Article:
It's been two years since Alonzo Smith died of "sudden cardiac arrest" while handcuffed and restrained by "special police" at a DC apartment complex. His mother Beverly Smith reflects on Alonzo's life, his impact on the students at the school for children with emotional and learning disabilities where Alonzo worked, and her continuing fight for justice and accountability for his death.
The #MeToo campaign, while claiming to put the focus on victims of sexual assault, has largely been about the taking down of powerful men. But treating "predators" who commit sexual violence as outliers won't change the norms and practices that make sexual violence inevitable in this society. Nor does it offer material and emotional support to victims, especially those incarcerated for fighting back.
Producers like Diestel Turkey Brand, and retailers like Whole Foods, know consumers are willing to pay a premium for hormone-free, antibiotic-free turkeys from farms that have high animal-welfare standards. However, what happens when companies make claims that don't live up to consumer expectations?
Ajit Pai, the Federal Communications Commission's Trump-appointed chairman, is preparing to gut the agency's net neutrality rules. The move is part of an aggressive agenda based on the idea that slashing regulations and maximizing private profits will provide benefits for everyone else. Opponents say Pai is working for the rich and powerful and leaving the rest of us behind.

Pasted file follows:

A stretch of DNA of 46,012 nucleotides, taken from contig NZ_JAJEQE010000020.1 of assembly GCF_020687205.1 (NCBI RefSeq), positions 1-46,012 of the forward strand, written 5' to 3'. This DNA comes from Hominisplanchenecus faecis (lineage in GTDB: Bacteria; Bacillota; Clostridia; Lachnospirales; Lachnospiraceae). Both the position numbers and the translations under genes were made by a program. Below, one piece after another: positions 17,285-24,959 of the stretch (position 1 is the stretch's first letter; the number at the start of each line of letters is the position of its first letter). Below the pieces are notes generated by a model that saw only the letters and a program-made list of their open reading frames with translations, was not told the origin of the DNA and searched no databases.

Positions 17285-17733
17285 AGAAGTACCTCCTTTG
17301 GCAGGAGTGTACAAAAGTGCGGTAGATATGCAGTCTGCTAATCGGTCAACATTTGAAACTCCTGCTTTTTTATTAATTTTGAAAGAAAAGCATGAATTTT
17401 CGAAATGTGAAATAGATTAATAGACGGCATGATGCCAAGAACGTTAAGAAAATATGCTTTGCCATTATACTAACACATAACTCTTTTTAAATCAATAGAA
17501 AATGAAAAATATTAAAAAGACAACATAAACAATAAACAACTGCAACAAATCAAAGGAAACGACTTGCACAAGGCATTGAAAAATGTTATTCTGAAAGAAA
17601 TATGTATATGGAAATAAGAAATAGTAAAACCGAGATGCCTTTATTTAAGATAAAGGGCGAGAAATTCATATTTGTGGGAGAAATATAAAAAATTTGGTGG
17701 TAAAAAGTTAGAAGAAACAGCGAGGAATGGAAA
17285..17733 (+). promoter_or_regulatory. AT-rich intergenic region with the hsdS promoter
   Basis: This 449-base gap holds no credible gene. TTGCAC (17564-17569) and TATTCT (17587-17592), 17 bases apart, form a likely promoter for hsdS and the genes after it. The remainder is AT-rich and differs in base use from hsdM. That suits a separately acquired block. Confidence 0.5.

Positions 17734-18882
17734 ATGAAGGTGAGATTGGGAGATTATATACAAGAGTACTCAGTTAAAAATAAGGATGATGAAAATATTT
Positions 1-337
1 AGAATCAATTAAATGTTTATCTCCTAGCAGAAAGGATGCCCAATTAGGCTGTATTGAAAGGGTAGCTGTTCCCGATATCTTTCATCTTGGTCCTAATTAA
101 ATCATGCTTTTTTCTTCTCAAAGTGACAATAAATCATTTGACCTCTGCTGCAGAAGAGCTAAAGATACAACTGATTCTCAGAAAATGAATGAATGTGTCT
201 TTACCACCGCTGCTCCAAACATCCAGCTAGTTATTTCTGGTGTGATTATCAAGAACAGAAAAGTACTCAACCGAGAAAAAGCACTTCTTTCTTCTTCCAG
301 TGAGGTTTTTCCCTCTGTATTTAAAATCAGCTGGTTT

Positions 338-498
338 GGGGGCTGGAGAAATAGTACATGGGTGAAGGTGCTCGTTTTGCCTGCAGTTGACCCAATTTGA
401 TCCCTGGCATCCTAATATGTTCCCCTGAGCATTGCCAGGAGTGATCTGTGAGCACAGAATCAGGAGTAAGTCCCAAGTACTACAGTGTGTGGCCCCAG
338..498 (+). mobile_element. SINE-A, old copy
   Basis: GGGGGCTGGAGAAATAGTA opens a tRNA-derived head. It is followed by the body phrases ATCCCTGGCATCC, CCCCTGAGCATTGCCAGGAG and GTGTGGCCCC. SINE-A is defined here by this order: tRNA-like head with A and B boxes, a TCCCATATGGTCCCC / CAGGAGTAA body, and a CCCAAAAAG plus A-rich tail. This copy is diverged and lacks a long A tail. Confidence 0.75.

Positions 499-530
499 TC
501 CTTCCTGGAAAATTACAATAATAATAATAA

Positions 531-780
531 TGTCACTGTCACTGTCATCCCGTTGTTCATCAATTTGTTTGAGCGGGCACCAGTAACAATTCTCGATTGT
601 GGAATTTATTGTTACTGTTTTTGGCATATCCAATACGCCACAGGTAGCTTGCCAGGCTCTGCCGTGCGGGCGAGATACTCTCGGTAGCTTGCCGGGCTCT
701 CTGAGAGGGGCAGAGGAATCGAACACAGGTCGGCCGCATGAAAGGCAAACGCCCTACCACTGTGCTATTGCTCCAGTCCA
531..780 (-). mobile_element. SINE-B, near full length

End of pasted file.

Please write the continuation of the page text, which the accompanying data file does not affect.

As Trump's climate-denier delegates tried to present their pro-fossil-fuel agenda at the UN Climate Summit last week, a US youth delegation began singing to register their protest and declare solidarity with climate justice advocates around the world. The message to the Trump administration was clear: The young people of the US are ready to step in and fill the leadership vacuum.
Better police training does not take away from the fact that the police force is inherently violent, and has roots in anti-Black oppression, says Chicago artist and organizer Monica Trinidad. A city-wide coalition of people of color-led activist groups led by Assata's Daughters is going all out to fight the $95 million boondoggle being built on the backs of much-needed public schools and social services.